Shigella dysenteriae infection can be diagnosed by isolating and identifying the bacteria from stool samples using culture methods or molecular techniques. Antibiotic treatment is recommended for patients with severe shigellosis or those who are at risk of complications or transmission. However, antibiotic resistance is a growing problem among Shigella species, especially S. dysenteriae type 1, which can be resistant to multiple classes of antibiotics. Therefore, prevention measures such as improving sanitation and hygiene, providing safe water and food, and promoting handwashing are essential to control the spread of Shigella dysenteriae infection.
Shigella dysenteriae is a gram-negative, rod-shaped bacterium that causes shigellosis, a severe form of bacillary dysentery. Shigella dysenteriae belongs to the family Enterobacteriaceae and has four serogroups: A, B, C, and D. Serogroup A contains the most virulent strain, S. dysenteriae type 1, which is responsible for most outbreaks of shigellosis worldwide.
Shigella dysenteriae causes disease by invading and replicating the cells lining the colon. It has several mechanisms to achieve this:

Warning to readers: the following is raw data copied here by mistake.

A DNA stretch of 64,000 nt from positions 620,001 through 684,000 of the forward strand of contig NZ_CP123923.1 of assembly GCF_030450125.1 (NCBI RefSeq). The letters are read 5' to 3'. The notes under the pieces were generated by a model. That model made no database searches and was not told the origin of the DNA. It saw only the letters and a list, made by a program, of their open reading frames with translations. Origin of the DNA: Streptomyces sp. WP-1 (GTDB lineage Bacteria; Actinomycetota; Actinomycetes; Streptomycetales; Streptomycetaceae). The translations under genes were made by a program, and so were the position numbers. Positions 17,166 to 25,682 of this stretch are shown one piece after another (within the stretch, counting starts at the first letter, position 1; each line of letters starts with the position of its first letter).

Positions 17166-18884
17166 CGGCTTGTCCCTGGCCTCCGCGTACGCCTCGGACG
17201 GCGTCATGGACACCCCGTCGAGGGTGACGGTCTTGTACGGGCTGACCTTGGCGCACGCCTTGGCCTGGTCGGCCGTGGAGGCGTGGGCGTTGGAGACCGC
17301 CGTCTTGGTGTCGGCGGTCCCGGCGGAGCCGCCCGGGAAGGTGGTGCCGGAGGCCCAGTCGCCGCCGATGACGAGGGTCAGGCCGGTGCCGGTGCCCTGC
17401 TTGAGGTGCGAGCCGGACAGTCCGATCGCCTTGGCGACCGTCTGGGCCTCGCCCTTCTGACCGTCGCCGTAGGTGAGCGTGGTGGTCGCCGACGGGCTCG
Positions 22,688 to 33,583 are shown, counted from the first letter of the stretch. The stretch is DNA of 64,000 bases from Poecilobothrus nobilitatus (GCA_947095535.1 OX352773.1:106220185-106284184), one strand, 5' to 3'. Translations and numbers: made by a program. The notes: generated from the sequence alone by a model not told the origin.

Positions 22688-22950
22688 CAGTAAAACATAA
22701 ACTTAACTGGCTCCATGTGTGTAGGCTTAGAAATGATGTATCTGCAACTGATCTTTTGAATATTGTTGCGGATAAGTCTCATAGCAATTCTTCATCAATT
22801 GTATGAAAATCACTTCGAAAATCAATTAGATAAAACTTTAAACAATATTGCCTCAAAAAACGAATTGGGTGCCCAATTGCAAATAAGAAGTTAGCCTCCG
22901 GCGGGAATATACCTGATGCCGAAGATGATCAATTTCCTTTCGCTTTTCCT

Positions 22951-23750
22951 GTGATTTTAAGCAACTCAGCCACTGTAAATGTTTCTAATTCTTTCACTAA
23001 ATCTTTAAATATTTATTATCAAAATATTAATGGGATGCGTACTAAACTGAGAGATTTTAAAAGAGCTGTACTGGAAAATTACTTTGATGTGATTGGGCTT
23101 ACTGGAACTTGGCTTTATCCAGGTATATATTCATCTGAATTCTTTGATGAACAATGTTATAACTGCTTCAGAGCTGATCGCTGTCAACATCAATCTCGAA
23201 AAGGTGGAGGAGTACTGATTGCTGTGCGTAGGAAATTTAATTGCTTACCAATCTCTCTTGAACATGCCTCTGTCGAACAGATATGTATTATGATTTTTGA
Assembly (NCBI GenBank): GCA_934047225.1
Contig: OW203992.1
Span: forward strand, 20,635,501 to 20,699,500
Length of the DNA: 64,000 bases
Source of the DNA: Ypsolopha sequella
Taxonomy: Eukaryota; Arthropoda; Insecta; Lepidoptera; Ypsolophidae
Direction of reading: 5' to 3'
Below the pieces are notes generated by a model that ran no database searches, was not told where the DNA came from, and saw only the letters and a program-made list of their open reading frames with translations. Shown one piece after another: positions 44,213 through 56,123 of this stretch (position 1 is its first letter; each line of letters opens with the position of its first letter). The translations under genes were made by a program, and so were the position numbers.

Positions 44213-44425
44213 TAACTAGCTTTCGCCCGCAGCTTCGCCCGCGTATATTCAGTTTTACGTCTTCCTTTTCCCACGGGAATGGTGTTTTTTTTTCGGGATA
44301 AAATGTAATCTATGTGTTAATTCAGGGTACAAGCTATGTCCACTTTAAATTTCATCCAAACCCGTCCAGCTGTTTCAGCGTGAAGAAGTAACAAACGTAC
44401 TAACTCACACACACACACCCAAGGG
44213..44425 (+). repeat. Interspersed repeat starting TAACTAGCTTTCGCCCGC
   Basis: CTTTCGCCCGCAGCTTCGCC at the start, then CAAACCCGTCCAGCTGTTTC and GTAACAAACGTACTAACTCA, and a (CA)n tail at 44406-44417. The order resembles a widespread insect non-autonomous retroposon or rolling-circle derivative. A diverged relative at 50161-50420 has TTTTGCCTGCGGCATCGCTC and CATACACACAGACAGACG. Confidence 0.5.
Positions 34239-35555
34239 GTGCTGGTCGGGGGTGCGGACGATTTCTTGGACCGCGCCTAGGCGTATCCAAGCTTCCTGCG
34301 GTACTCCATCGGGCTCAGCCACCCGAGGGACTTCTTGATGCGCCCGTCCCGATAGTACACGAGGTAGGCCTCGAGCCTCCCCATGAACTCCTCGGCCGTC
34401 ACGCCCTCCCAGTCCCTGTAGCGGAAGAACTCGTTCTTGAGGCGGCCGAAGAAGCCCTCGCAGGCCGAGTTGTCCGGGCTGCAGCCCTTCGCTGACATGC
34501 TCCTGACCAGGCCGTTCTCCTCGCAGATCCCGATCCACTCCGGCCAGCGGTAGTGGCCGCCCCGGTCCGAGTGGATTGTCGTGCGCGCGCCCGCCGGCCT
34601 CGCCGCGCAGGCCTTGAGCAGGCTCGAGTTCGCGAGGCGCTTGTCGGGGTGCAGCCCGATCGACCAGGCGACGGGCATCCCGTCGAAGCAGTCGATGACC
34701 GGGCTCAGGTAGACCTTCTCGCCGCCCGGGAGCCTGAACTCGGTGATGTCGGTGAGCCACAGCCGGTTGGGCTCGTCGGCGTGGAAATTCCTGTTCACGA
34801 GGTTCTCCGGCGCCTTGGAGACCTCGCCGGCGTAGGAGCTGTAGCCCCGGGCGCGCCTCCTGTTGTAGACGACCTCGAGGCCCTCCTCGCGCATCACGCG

- Adherence: Shigella dysenteriae uses structural gene proteins called invasion plasmid antigens (Ipa) to attach to the surface of epithelial cells and M cells (specialized cells that transport antigens across the intestinal mucosa). These proteins are encoded by a large virulence plasmid (IPV) that is essential for the pathogenicity of Shigella. The Ipa proteins also trigger the secretion of inflammatory cytokines by the host cells, which attract immune cells to the site of infection.
- Invasion: Shigella dysenteriae uses a type III secretion system (T3SS) to inject four Ipa proteins (IpaA, IpaB, IpaC, IpaD) into the cytoplasm of the target cells. These proteins induce membrane ruffling and actin polymerization on the cell surface, leading to the formation of an endocytic vacuole that engulfs the bacteria. Once inside the vacuole, Shigella dysenteriae escapes by lysing the vacuolar membrane with another protein called IcsA (intracellular spread antigen).